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VMware 'pressured' hotel to shut down tech event close to VMworld, IGEL sues resort giant

eldakka
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Re: Not just IT

I thought the goal was to "serve and protect" the public, not serve as the hotel PR office's goons.

Not in the US, no.

The Police Have No Obligation To Protect You. Yes, Really.

Justices Rule Police Do Not Have a Constitutional Duty to Protect Someone

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HTC U12 Life: Notchless, reasonably priced and proper buttons? Oh joy

eldakka
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Re: Midrange? Where is the savings?

That's a HTC U12+ (plus) at $850.

Amazon.com doesn't yet list the U12 Life, which is what this hands on is about.

And just for comparison, it lists the U11 as 650 with the U11 Life at 380. So the Life branding is a lower end of the Uxx branding.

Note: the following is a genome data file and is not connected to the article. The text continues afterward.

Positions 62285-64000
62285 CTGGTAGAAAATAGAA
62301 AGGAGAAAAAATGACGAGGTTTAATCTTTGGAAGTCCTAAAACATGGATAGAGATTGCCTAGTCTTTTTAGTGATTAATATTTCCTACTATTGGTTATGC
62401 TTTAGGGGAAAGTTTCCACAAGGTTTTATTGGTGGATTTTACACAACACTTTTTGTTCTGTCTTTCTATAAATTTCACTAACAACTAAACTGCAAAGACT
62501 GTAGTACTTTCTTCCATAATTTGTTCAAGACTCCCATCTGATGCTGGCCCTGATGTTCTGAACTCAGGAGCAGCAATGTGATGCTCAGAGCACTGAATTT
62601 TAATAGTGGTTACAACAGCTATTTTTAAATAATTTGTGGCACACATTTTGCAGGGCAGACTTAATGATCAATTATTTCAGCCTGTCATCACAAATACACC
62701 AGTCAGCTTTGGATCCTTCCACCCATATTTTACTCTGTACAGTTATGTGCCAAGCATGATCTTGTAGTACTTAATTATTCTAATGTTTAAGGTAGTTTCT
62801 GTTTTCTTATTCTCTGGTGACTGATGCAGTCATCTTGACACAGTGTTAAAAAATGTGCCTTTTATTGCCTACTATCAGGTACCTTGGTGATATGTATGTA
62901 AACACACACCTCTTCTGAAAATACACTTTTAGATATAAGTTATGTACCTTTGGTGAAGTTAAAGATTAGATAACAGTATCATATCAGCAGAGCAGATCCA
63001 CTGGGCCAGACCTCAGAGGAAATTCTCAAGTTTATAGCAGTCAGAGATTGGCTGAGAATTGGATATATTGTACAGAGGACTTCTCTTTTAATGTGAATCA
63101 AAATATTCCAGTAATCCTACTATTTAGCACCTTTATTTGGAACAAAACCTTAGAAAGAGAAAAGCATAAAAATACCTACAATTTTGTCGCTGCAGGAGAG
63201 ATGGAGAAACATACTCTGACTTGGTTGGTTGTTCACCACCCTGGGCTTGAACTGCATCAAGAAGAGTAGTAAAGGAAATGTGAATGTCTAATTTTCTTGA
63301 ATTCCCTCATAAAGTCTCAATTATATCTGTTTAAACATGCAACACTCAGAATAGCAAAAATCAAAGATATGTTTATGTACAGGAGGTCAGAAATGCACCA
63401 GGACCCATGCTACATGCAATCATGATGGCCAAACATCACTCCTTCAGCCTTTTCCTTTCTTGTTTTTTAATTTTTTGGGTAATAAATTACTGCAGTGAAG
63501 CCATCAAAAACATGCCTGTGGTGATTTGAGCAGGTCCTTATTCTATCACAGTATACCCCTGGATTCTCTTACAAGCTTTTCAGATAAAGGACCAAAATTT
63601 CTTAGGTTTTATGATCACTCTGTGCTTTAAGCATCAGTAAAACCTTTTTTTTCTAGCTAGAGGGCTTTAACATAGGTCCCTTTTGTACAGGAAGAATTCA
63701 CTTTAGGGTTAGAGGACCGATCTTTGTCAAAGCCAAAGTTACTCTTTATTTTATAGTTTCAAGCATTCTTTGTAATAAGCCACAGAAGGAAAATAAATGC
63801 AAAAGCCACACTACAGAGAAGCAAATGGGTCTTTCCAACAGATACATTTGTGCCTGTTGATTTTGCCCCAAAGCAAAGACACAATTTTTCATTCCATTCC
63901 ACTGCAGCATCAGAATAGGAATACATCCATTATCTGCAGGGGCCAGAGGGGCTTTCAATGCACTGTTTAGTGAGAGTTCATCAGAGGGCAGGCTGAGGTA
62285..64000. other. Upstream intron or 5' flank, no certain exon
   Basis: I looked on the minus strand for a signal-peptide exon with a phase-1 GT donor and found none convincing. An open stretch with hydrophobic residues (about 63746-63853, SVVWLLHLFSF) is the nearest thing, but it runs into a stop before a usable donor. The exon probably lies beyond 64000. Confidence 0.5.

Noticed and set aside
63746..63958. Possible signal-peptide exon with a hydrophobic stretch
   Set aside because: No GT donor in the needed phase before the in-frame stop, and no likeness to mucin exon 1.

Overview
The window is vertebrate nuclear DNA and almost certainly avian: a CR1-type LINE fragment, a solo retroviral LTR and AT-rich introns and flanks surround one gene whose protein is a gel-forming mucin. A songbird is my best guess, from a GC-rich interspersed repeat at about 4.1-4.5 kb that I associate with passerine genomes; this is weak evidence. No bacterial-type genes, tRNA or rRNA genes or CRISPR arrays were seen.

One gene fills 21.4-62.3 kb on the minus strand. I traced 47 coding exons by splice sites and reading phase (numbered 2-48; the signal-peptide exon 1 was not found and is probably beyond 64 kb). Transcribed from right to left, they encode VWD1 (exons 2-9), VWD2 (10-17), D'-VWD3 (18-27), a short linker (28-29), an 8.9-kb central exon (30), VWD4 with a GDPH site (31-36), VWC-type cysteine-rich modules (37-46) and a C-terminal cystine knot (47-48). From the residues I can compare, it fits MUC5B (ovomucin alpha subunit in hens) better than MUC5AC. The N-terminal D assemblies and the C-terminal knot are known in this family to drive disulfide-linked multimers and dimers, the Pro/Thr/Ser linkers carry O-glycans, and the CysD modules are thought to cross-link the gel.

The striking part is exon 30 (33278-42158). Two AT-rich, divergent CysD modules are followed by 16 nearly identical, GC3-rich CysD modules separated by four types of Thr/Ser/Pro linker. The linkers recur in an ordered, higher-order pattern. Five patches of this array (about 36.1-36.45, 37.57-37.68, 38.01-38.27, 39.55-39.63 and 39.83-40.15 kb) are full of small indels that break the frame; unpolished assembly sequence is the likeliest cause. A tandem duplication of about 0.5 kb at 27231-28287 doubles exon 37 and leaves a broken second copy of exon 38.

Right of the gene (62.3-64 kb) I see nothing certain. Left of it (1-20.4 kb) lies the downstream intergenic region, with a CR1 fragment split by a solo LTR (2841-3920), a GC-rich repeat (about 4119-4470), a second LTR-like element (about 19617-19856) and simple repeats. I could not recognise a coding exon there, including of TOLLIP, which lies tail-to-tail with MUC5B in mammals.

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No D'oh! DNS-over-HTTPS passes Mozilla performance test

eldakka
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Missed edit window after thinking about this a bit more...

If you are on satellite you probably don't want your own recursive resolver, as that means it'll do the heavy lifting of following the DNS tree until it gets the answer, which means rather than sending one request-response, it'll be sending multiple as it traverses the tree.

So you'd want a I guess a cacheing forwarder (?) for the network, so it receives all requests from anyone on your local network, forwards the request to one of the DoH DNS servers to let them 'walk the tree' and respond with the final resolution, so you do send a single request-response. However, your local forwarder caches the results of the DNS lookup, so next time any device on the local network needs that same address, it returns it from the local forwarder (if within the cache TTL) rather than going out to the external DNS server.